Several survivors spoke with deference about St. John’s and most of those who work there, while expressing frustration about the few men who have cast a negative shadow.
Arlene Vogel, a former abbey employee and mother of three sons who were abused by a parish priest in the 1980s, agreed. Ten years ago, she said, “we didn’t know where to go to, who to talk to” when a priest didn’t believe her sons were abused.
“It’s never been about the money,” she said.
The settlement puts an end to years of sorrow and pain, she added. “This is what we wanted, for them to believe our boys.”
Her husband, Ray Vogel, said all along what he wanted was public acknowledgment and to know there won’t be more children hurt.
Klassen, who turned toward victims and family members during the conference to offer his “deepest and sincerest apology,” also reached out to the Vogel parents following the event.
Ray Vogel responded to Klassen saying, “We need your strength.”
Bill Quenroe, who sued the abbey and one of its priests earlier this year for abuse occurring in the 1990s, said it was “unsettling” to be visibly public as a victim on Tuesday. Yet, he said, “It’s the only way anybody else hears what is going on.”
Quenroe said he doesn’t know if he is satisfied with the settlement. “I’m still processing through the feelings I have,” he said. “It feels good to be a part of this change.”
Craig Martin, a survivor of clergy sexual abuse but not part of Anderson’s settlement, said the lay board is a good first step. “It’s what a lot of survivors have been after, including myself.”
Time will tell if St. John’s new reporting structures, which answers first to lay people rather than the Vatican, holds up to canon law, he said. “This is a tremendous start.”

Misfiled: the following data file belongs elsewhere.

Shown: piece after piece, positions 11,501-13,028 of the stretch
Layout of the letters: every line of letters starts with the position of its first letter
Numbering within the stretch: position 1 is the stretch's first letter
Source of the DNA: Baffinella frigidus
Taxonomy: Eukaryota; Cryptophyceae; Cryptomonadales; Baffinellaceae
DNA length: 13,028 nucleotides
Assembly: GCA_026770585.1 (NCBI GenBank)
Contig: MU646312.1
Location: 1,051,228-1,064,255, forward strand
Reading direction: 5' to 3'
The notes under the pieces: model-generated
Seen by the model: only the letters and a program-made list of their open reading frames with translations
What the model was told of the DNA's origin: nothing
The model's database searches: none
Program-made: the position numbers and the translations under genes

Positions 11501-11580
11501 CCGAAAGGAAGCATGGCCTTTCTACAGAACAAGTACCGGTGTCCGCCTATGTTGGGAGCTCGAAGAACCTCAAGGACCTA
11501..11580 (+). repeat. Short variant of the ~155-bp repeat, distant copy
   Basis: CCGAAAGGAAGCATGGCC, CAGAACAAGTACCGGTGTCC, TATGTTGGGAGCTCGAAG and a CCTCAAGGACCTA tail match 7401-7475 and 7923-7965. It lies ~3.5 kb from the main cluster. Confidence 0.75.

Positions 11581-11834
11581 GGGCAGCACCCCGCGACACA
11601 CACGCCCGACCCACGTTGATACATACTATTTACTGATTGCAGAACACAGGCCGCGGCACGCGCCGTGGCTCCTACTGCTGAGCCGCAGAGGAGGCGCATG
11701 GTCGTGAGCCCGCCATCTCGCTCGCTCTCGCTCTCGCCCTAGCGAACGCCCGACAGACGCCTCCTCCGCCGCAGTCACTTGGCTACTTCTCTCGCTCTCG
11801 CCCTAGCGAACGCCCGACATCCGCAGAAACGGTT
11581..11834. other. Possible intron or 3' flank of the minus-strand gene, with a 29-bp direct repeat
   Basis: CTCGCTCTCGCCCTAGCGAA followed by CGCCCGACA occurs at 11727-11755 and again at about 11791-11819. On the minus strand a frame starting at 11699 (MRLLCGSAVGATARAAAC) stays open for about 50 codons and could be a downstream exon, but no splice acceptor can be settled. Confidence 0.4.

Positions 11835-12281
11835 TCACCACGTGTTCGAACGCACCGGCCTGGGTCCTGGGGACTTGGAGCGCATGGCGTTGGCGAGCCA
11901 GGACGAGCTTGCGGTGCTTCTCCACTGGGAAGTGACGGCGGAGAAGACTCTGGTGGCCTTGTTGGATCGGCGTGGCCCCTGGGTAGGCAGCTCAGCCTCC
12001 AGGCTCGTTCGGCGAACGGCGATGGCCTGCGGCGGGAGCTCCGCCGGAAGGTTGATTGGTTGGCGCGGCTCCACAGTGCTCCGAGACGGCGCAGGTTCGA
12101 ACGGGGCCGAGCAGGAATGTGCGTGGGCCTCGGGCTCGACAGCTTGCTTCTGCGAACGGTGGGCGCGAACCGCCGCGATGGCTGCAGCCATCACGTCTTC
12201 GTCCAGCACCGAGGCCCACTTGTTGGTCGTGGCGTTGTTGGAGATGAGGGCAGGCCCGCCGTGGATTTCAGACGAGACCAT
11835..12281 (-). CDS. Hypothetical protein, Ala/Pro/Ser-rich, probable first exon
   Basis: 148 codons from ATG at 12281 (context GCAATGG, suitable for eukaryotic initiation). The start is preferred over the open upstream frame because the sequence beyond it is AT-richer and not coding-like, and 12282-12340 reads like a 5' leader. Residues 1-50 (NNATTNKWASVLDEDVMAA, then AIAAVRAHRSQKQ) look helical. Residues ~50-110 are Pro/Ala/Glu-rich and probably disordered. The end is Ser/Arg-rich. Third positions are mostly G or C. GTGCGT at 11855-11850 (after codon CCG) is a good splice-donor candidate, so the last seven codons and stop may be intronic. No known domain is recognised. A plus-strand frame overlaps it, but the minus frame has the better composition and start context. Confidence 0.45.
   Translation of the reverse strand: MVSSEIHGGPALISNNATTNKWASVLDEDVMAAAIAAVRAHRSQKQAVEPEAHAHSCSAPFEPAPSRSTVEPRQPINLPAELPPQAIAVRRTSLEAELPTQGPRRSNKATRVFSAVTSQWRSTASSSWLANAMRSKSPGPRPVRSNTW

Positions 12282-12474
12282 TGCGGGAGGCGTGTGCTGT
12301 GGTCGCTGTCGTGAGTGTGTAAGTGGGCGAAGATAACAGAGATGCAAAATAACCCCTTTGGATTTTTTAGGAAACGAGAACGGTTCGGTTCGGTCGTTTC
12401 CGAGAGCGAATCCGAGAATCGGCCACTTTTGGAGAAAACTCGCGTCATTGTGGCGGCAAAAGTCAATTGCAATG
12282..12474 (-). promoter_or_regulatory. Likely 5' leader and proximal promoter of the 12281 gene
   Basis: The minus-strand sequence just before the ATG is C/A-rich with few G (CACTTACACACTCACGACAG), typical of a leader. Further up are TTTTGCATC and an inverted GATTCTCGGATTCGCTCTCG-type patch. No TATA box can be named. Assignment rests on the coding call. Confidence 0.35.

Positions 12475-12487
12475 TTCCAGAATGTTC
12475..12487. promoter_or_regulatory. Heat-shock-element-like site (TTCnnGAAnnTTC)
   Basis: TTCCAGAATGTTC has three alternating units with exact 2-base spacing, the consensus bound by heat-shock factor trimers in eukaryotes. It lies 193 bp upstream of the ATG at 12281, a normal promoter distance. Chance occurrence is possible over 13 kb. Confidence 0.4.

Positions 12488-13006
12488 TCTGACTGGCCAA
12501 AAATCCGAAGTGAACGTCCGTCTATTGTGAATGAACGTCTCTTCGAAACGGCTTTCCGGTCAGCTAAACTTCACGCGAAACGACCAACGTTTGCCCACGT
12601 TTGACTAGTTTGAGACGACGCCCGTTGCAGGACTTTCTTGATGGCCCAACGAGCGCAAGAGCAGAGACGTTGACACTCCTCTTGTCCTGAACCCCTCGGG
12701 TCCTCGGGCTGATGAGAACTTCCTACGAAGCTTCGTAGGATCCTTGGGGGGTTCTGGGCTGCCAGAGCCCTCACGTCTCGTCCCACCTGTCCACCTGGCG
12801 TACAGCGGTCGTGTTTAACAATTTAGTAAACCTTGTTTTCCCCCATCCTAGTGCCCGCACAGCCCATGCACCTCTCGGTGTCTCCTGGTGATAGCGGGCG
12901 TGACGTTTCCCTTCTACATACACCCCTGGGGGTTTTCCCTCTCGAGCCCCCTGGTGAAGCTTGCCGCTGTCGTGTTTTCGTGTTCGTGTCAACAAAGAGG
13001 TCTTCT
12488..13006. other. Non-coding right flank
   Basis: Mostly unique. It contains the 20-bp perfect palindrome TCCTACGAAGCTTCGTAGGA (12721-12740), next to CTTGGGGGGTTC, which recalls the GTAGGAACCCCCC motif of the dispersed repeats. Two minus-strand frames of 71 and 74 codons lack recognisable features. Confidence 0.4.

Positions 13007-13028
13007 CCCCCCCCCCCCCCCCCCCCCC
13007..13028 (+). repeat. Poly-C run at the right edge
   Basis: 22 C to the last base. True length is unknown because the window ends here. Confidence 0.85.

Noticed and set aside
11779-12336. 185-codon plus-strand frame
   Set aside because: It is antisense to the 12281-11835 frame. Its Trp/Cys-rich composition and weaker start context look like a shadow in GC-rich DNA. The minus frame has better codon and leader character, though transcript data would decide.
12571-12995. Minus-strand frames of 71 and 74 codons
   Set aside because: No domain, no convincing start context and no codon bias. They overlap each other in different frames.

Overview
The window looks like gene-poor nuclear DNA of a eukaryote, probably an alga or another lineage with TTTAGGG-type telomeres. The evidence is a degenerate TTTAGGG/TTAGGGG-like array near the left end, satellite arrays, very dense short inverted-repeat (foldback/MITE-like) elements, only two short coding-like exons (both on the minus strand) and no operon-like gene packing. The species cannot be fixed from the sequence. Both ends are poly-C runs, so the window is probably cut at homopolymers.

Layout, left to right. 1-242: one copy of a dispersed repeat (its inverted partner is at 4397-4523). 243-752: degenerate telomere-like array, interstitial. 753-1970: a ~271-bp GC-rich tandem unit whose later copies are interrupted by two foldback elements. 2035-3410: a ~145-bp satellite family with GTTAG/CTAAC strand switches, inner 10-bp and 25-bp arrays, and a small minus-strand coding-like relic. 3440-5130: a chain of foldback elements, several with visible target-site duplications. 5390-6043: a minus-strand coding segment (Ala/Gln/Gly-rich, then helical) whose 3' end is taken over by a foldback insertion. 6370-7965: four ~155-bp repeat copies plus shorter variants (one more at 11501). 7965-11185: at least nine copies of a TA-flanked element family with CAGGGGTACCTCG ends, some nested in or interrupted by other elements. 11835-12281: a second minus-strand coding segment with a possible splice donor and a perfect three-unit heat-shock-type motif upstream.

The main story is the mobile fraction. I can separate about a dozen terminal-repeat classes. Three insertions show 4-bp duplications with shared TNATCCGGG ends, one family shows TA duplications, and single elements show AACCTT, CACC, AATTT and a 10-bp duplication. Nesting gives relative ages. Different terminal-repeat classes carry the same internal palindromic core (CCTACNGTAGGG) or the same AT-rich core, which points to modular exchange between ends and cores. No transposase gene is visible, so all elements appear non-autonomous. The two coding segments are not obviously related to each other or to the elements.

Martin said he was disappointed that some abusers did not directly apologize, having Klassen do it instead.
“If we’re talking about ending the process, we need perpetrators to be honest and take that first step in the 12-step process in admitting wrong,” Martin said.
Monks on restriction
According to published reports, the following St. John’s Abbey monks are on restriction:
– Brother Andre Bennett,
– The Rev. Cosmas Dahlheimer
– The Rev. Richard Eckroth
– The Rev. John Eidenschink
– The Rev. Thomas Gillespie
– The Rev. Francis Hoefgen
– The Rev. Brennan Maiers
– The Rev. Finian McDonald
– The Rev. Dunstan Moorse
– The Rev. Francisco Schulte
– The Rev. Allen Tarlton
These two community members are on leave from the abbey:
– Brother Isaac Connolly
– Brother John Kelly
Policy released Tuesday by St. John’s Abbey
St. John’s Abbey released this policy as a part of Tuesday’s statement.
“The noncompensation component of the settlement, portions of which were in place prior to the settlement discussions, includes the following agreements:
1. Creation of a lay review board of at least seven members to investigate and assure full accounting for any future allegation of sexual misconduct against a member of the monastic community, the monastery’s employees or its volunteers. As required by law, allegations of sexual abuse will be reported immediately to law enforcement authorities.
2. The Abbey will finance a retreat in the St. Cloud area to enable victims to explore the value of offering ongoing, annual retreats. If participants determine that annual retreats would be beneficial, the Abbey will sponsor them.
3. The Abbey will continue its policy of paying for ongoing group and individual therapy as needed by victims, and funds will be provided for spiritual direction for victims.
4. To help prevent recurrence of sexual misconduct, the Abbey will continue a comprehensive program to educate all members of the monastic community, employees, volunteers and students on issues related to appropriate human boundaries. The review board will review and approve each of these educational activities. The board will also review and make recommendations on the abbey’s sexual abuse policy and its implementation on an annual basis.”
To clergy victims, acknowledgment proves invaluable
By Kristin Gustafson
St. Cloud (MN) Times
October 2, 2002